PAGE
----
Yates County may sell in-home nursing care program

Gwen Chamberlain

If you are someone who needs in-home health care in Yates County, those services are provided by a Yates County employee, but that may not be the case in the future.

The Yates County Legislature has agreed spend up to $3,500 to hire  McCarthy & Conlon LLP, a health care consultant, to begin the process of selling the county’s certified home health agency (CHHA) services to a private organization.

In the first phase of the process the company  will review the request for proposals that has been prepared.

The entire process could take a year, according to County Administrator Sarah Purdy.

Future phases could include analyzing the responses and then managing the sale and transition.

Purdy says Yates County is one of the few counties that is still the sole provider of home health services within the county, and she says the governor’s budget is pushing health care services out of the public domain. “He clearly wants private organizations to run nursing homes and home health care agencies,” she said.

While there has been a statewide moratorium on issuing licenses to certified home health care agencies, that could change soon, according to rumblings Purdy and others are hearing. If new certificates are issued, a private agency could begin to offer services and in Yates County, and could “cherry-pick” Yates County customers, choosing to provide services to people who will pay their own costs, whose insurance might pay higher fees, or those whose care is less costly.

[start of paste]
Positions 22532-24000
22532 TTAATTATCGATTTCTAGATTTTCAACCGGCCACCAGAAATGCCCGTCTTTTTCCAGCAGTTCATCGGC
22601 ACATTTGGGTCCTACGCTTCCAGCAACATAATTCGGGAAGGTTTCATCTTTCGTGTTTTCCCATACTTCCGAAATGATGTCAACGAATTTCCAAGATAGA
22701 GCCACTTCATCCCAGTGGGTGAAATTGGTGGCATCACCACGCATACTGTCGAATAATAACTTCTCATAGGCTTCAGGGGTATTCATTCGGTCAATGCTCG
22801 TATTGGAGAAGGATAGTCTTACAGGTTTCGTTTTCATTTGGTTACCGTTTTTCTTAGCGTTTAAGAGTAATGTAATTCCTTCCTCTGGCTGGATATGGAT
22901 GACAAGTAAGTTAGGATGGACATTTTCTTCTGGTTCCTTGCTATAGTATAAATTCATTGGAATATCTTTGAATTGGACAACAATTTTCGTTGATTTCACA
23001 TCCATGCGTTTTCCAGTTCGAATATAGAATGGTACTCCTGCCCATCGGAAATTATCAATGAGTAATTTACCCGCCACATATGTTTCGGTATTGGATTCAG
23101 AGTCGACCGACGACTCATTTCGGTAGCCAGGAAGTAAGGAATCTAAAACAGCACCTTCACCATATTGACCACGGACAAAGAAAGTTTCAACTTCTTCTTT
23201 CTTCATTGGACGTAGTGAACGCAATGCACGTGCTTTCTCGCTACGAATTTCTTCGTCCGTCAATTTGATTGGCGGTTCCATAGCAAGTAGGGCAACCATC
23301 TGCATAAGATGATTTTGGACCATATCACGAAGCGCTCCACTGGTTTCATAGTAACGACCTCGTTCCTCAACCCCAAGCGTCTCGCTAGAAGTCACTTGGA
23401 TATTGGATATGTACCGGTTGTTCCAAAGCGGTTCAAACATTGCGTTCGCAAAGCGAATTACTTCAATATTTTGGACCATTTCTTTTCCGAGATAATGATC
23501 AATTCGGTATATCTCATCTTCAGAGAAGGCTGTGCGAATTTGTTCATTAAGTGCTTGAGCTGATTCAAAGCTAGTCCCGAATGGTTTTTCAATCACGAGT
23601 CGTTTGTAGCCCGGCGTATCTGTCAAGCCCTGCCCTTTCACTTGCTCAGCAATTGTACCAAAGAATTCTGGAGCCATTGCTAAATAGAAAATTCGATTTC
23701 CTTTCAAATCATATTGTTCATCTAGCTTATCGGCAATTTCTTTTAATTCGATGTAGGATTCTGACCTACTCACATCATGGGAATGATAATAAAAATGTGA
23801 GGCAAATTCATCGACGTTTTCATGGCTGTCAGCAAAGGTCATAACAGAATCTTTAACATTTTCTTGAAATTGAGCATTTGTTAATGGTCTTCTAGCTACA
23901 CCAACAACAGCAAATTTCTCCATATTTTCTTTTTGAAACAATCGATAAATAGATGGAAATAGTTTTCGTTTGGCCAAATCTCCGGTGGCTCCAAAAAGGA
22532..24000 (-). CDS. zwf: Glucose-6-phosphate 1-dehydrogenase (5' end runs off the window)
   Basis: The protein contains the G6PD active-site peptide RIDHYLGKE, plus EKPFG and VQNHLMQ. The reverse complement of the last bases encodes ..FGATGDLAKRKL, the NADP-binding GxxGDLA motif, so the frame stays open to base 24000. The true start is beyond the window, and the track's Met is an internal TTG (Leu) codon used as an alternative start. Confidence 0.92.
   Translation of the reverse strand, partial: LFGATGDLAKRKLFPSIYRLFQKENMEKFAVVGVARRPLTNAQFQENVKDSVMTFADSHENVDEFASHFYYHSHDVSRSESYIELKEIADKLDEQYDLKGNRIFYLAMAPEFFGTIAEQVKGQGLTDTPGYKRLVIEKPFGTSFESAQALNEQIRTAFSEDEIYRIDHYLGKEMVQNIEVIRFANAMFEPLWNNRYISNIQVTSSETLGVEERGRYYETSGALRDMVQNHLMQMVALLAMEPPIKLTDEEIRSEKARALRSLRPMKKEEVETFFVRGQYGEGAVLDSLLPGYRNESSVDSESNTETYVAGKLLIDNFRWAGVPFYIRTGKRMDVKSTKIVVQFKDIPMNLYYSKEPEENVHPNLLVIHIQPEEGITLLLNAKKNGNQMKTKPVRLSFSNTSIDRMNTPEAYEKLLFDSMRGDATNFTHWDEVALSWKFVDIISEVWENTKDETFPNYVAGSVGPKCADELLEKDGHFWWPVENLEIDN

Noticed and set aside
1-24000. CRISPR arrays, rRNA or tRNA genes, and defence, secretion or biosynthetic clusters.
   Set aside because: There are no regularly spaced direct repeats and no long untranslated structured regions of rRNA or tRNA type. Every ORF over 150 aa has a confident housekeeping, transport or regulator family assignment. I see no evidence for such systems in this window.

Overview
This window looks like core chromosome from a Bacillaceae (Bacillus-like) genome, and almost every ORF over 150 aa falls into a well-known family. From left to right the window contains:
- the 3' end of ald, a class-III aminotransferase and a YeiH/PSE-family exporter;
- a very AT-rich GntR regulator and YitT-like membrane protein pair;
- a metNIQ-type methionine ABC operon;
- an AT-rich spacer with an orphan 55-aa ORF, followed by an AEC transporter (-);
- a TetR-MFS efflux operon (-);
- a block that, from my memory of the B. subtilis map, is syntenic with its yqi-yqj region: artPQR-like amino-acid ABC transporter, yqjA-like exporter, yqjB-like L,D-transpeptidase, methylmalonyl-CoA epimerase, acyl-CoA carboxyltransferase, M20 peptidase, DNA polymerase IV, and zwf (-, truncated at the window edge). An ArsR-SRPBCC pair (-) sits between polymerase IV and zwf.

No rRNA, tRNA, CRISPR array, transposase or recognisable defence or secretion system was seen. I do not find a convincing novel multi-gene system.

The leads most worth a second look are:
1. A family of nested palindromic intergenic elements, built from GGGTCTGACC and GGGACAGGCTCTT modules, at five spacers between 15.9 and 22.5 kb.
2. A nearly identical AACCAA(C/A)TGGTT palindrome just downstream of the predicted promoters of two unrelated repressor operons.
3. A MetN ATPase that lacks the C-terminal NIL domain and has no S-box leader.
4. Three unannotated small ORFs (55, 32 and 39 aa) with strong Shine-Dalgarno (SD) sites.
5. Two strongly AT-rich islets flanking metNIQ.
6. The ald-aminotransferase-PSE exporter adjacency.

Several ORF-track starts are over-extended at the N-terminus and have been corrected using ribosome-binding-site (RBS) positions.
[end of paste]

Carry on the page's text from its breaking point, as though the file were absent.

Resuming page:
Schuyler County?Administrator Timothy O’Hearn says lawmakers there are finishing up the paperwork to complete the $500,000 sale of its program to Lifetime Care, a division of Genesee Region Home Health Care Association.

O’Hearn says 500 unduplicated patients per year were receiving services in Schuyler County, but progress was hampered by difficulty recruiting and retaining workers. He says the legislators there were concerned about ensuring quality care, and with the sale to Lifetime Care, they feel the county has found a win-win situation for everyone because patients are now receiving enhanced care.

Yates County Public Health Director Deb Minor says the Yates County program offers skilled nursing services such as wound care, IV care, assessment of cardiac status, medication status and education, diagnosis education, and coordination of other services such as physical, occupational, speech and medical social services.

In 2010, 632 Yates County residents received services. In addition, around 90 people received personal care aid.

Earlier this year, Yates County officials began taking a closer look at its CHHA through a report from McCarthy & Conlon, who studied the last five full years of services.

Purdy, who calls the situation “gut-wrenching,” says no decision has been made yet to sell the service. “A lot depends on the quality of the responses, and how they plan to address the patients and staff,” she explained.

But she says when faced with the possibility of a property tax cap, the county legislature must look at all non-mandated programs.